The combination CE/BZA and BZA alone prevent STZ-induced diabetes in female mice. This study demonstrates that BZA has no deleterious effect on β-cell survival in female mice and suggests that BZA acts as an ERα agonist with regard to female β-cells survival.
Although estrogens protection of mouse islets usually translates into human islets, the demonstration that BZA and the combination CE/BZA protect islet survival in women remains to be made.
Animals and surgery
8 week old female C57BL/6J mice (Jackson Laboratory, Bar Harbor, Maine) were housed with a 12 h light-dark cycle. The mice were subjected to either a bilateral OVX or a sham operation under anesthesia with 1.2% avertin solution (i.p.). After a recovery period of 2 weeks, mice were divided into 6 treatment groups as follows: 1) sham+vehicle, 2) sham+STZ+vehicle, 3) OVX+STZ+vehicle, 4) OVX+STZ+CE, 5) OVX+STZ+BZA, 6) OVX+STZ+CE+BZA. Diabetes was induced with 50 mg/kg STZ (dissolved in 50 mM citrate buffer, pH 4.5) or with citrate buffer alone injected intraperitoneally for 5 consecutive days. All compounds were administered orally by gavage to mice once daily for 5 weeks with vehicle (saline, 2% Tween 80, 0.5% methylcellulose), CE 2.5 mg/kg, BZA 3 mg/kg or CE 2.5 mg/kg +BZA 3 mg/kg in the vehicle solution. The administered dosages of CE and BZA were chosen to ensure optimal maintenance of the estrogen action in the absence of uterine growth. All mice received phytoestrogen-free HFD (TD04059, 52% Kcal from anhydrous milk fat, Harlan Teklad, Madison, WI, USA) and water ad libitum during the experimental period. At the end of the study, mice were euthanized by an overdose of avertin, and blood was collected by cardiac puncture. All animal work was performed in compliance with the Institutional Animal Care and Use Committee of Northwestern University and in accordance to NIH guidelines.
Glucose and insulin measurements
Random-fed blood glucose was measured from blood obtained from the tail vein using a OneTouch Ultra 2 glucose meter (LifeScan, Inc., Milpitas, CA). Hyperglycemia was defined as a non-fasting blood glucose level ≥200 mg/dL. The cumulative incidence of diabetes was calculated as a percentage of hyperglycemic mice at each time point. Oral glucose tolerance test (OGTT) was performed at 3 weeks after STZ treatment. Mice were fasted overnight (16 h), and a glucose load (2 g/kg) was administered orally. Blood glucose and plasma insulin levels were measured from the tail vein at 15, 30, 60 and 90 min after administration of glucose. The area under the curve (AUC) for glucose and insulin was calculated for each group of animals during OGTT. Following euthanasia, plasma was separated by centrifugation at 3000 g for 20 min at 4°C and used for the determination of insulin levels using an ELISA kit (Millipore). The pancreas was isolated, homogenized in acidified ethanol, extracted overnight at 4°C, and centrifuged. The insulin content of the supernatant was determined using an ELISA kit (Millipore) and expressed in ng/mg pancreas.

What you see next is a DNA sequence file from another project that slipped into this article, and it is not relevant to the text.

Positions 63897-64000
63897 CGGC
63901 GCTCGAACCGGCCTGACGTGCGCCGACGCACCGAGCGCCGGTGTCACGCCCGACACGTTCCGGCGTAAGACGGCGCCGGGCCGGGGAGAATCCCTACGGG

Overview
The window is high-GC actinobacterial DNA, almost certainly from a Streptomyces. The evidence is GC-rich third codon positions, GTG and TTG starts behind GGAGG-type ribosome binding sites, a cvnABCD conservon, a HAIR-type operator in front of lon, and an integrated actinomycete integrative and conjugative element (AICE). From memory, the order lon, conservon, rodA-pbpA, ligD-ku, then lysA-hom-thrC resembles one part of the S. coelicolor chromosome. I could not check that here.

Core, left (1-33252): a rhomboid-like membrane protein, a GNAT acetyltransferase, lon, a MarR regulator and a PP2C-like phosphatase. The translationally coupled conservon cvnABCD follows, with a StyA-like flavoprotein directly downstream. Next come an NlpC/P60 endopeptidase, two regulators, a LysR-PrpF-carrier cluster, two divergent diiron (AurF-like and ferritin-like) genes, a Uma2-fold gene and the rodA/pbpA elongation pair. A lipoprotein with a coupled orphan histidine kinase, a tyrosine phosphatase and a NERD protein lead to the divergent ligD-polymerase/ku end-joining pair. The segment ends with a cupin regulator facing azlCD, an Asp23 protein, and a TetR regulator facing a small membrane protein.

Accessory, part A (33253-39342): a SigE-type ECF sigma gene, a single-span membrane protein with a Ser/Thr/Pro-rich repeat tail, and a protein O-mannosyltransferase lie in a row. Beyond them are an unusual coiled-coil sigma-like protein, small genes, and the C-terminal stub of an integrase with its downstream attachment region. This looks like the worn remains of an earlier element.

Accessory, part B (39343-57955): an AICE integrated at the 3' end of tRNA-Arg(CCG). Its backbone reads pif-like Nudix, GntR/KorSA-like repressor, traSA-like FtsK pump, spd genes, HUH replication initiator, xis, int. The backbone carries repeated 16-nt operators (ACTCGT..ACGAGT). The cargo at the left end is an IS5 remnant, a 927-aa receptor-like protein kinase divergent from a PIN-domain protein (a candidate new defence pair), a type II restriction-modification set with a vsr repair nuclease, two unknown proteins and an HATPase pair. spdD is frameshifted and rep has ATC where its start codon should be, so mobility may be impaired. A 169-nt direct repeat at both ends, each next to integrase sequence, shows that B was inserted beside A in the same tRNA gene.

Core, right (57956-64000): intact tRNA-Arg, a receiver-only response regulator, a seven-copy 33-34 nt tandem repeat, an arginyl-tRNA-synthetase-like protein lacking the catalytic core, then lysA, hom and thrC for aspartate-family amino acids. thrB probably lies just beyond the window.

Data were analyzed by one-way ANOVA using SAS software for Windows release 9.2 (SAS Institute Inc., Cary, NC, USA) on the W32_VSHOME platform. To test for differences in uterine weights among the treatment groups, analysis of covariance (ANCOVA) with final body mass as a covariate was used. Homogeneity of regression assumptions of the ANCOVA model were tested and met in each analysis. Differences in cumulative incidence of diabetes were determined by the log-rank test. The Least Squares Means option using a Tukey–Kramer adjustment was used for multiple comparisons among the treatment groups. Data were presented as the mean ± SEM. P values <0.05 were considered statistically significant.
This study was funded by an investigator-initiated grant from Pfizer Inc and National Institutes of Health grant RO1DK074970. Pfizer had no involvement in the study design, the collection, analysis and interpretation of data. Pfizer had no involvement in the writing of the report and no involvement in the decision to submit the article for publication.
All animal work was performed in compliance with the Institutional Animal Care and Use Committee of Northwestern University and in accordance to NIH guidelines.